Second, I hate seeing friends hurt and being able to do nothing for them. I'm glad, then, that I can do something for them: I can pray. That we so often take as a small or trivial thing. It is not. In His sovereign wisdom, God has ordained that our prayers impact eternity itself. That is a very large thing indeed: and it is a great responsibility that we are given, to pray. I dare not take it too lightly. Truth be told, I sometimes wish I could wish away my friends' pain, but this I know for truth: God truly is in control, working all things for good.

- Chris

Friday, May 16, 2008

Haste and Laziness

As the past week has passed, I've found myself with time to reflect that's been unusual for me of late. Opportunities for prolonged reflection tend to be few and far between when in the rush of scholastic endeavors.

It has been good - a blessing - but nonetheless a trifle different for me. Two nights ago I simply turned off the lights and sad, curled up in a chair under a blanket, watching the rain pour from the sky and the lightning flash across the heavens. It was glorious.

We miss so much in this hectic existence. There is much wisdom in the book of Proverbs, and I find it interesting that the same book warns against both laziness and haste. In America, we seem to have somehow missed both injunctions: for we make haste for the sake of being lazy, it seems. All of our striving is for the sake of making things easier for ourselves, reducing our work: and so we are constantly hurried so that we may be lazy.

We have somehow simultaneously lost sight of the facts that work is good and haste leads to destruction. Work is a great blessing, not the curse that most of us often find it to be. Sin has as one of its great consequences both the travailing that we associate with work and the dislike most people have for it. And I begin to suspect that we hurry so much, place so much emphasis on productivity, essentially because we are lazy. We remember neither the value of hard work nor what a great value there is in an unhasty life.

A life well lived involves much hard work, but done without hasty striving: done instead well and with enjoyment to the glory of God. It involves at the same time many moments of long, quiet reflection: of sitting in silence before the sunset, of peaceable evenings with a book at the fireside, of falling asleep in a spouse's arms under the stars...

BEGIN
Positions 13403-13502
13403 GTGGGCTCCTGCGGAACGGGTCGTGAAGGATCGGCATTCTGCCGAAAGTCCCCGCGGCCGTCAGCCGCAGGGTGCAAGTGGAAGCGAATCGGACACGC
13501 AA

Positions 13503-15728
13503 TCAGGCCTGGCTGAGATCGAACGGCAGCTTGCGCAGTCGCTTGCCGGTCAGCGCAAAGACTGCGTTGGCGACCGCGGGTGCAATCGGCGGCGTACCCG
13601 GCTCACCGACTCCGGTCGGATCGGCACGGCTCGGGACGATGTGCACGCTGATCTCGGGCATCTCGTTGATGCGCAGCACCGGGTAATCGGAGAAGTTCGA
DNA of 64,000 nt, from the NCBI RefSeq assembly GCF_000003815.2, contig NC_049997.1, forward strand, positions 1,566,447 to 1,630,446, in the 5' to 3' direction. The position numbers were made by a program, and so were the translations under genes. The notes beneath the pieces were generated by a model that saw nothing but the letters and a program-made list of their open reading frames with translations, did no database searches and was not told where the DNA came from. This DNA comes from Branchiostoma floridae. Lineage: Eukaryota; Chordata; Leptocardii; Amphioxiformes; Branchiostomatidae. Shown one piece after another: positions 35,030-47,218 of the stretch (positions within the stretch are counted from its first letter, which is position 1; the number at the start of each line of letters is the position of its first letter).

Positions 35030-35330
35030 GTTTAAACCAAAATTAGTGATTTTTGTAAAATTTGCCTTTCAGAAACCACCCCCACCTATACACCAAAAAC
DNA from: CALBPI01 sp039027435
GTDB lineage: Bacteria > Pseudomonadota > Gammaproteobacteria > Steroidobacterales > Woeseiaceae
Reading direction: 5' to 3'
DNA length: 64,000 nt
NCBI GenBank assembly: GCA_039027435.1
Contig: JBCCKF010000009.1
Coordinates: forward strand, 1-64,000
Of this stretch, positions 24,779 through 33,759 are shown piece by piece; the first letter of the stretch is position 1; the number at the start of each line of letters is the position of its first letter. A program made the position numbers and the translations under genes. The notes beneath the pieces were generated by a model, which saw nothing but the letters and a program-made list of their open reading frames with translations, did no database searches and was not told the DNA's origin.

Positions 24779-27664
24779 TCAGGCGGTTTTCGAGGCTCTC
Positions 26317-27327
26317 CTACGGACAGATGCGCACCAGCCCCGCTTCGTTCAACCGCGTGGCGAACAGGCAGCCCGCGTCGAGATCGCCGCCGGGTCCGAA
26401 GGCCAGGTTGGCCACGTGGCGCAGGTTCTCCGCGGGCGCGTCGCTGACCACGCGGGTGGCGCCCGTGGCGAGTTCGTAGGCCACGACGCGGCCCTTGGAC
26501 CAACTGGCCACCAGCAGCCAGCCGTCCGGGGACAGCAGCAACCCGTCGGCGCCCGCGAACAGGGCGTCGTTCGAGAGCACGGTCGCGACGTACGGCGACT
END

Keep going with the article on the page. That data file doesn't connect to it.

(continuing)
Perhaps we would more rightly treasure rest if we valued our work as more than a source of income, and saw it instead as an opportunity to glorify God. Perhaps we would worry less about our work, and spend our days not consumed with it, if we understood truly what it is to be still and to know that God is indeed God.

For that is a fearful thing: to know that He is God - to know Him as He is. In the face of that, our every striving ceases - though not our doing - and our laziness is destroyed: replaced by a love of work well done and an enjoyment of rest earned.

We may live in our own capability, ever straining to accomplish on our own the myriad tasks of this existence - or we may surrender to God our Father, the Maker of all, who did before ever we were. If the former, our days will be filled with ceaseless noise, the hasty strivings of beings who have no end to their work because the end of their work is an end to work. If the latter, our days will be filled instead with a glorious effort to magnify God both in our working and our resting, and a recognition that the two, rather than standing in opposition, mutually support one another.

Impossible! comes the cry. But is is not: for all things are possible with God. Be transformed by the renewing of your mind! The Spirit frees us from old ways of thinking and leads us boldly into a new way: the oldest way. He gives us a life that is sacred from awakening to slumber's slow drift.

In this we find that there is no separation between the secular and the sacred: for to pastor a church is no more holy, in light of Christ, than to run a company. The vocations differ not in God-pleasingness but in their direction and shape.

And so we offer to God our bodies as living sacrifices, holy and acceptable to God: our spiritual worship, being conformed no more to the pattern this world offers, and instead being metamorphosed through the recreation of our minds: This is how we we will be able to know the will of God - what is good and perfect and right!

- Chris

Thursday, May 15, 2008

Without segue

I often begin these posts by noting the length of time it has been since I posted. I'm not sure why this is: it is a strange habit in any case, to behave as though you, my reader, are incapable of looking at the post directly below this one and seeing the date on which it was posted.

I sit here in a room which a week ago I had never stepped foot in, immensely comfortable with its being my home. I think of it as home, now. And I seamlessly made that transition in a 6 hour period. That is a strange feat indeed, and one I think that is unusual in the history of the world. Certainly humans have always been adaptable; but there is inevitably, in tales of rapid transition, a strong and distinct sense of the displacement. Yes, it is but a short distance that I have moved, but still, the fact that I have so readily adjusted speaks to the transitory nature of this stage of life, and to the almost ephemeral quality of a collegiate existence.